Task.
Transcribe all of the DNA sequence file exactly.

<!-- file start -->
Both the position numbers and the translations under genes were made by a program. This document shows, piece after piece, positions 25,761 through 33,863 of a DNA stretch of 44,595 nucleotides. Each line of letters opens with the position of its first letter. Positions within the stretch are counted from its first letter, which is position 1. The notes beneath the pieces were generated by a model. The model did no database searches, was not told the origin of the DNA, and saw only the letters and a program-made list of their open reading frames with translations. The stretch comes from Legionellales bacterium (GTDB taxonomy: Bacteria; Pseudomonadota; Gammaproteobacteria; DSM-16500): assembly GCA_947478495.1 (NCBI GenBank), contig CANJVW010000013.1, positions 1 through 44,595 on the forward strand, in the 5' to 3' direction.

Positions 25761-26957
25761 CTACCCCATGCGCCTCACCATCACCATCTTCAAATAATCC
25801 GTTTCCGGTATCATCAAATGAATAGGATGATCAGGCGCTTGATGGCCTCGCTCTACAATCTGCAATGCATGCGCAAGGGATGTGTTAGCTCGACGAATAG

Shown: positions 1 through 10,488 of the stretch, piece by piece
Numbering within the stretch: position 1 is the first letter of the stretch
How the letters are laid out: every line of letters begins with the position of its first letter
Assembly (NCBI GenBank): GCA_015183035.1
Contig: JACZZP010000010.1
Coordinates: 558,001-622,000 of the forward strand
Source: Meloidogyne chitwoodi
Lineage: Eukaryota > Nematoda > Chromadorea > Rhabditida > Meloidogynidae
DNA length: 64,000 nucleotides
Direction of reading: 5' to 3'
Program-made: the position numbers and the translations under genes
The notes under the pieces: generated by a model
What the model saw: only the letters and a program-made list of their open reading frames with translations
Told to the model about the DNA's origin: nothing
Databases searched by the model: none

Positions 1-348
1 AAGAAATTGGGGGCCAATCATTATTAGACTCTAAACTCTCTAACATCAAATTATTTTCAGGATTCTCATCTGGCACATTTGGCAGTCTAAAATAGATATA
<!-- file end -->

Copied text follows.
Both the position numbers and the translations under genes were made by a program. This document shows, piece after piece, positions 25,761 through 33,863 of a DNA stretch of 44,595 nucleotides. Each line of letters opens with the position of its first letter. Positions within the stretch are counted from its first letter, which is position 1. The notes beneath the pieces were generated by a model. The model did no database searches, was not told the origin of the DNA, and saw only the letters and a program-made list of their open reading frames with translations. The stretch comes from Legionellales bacterium (GTDB taxonomy: Bacteria; Pseudomonadota; Gammaproteobacteria; DSM-16500): assembly GCA_947478495.1 (NCBI GenBank), contig CANJVW010000013.1, positions 1 through 44,595 on the forward strand, in the 5' to 3' direction.

Positions 25761-26957
25761 CTACCCCATGCGCCTCACCATCACCATCTTCAAATAATCC
25801 GTTTCCGGTATCATCAAATGAATAGGATGATCAGGCGCTTGATGGCCTCGCTCTACAATCTGCAATGCATGCGCAAGGGATGTGTTAGCTCGACGAATAG

Shown: positions 1 through 10,488 of the stretch, piece by piece
Numbering within the stretch: position 1 is the first letter of the stretch
How the letters are laid out: every line of letters begins with the position of its first letter
Assembly (NCBI GenBank): GCA_015183035.1
Contig: JACZZP010000010.1
Coordinates: 558,001-622,000 of the forward strand
Source: Meloidogyne chitwoodi
Lineage: Eukaryota > Nematoda > Chromadorea > Rhabditida > Meloidogynidae
DNA length: 64,000 nucleotides
Direction of reading: 5' to 3'
Program-made: the position numbers and the translations under genes
The notes under the pieces: generated by a model
What the model saw: only the letters and a program-made list of their open reading frames with translations
Told to the model about the DNA's origin: nothing
Databases searched by the model: none

Positions 1-348
1 AAGAAATTGGGGGCCAATCATTATTAGACTCTAAACTCTCTAACATCAAATTATTTTCAGGATTCTCATCTGGCACATTTGGCAGTCTAAAATAGATATA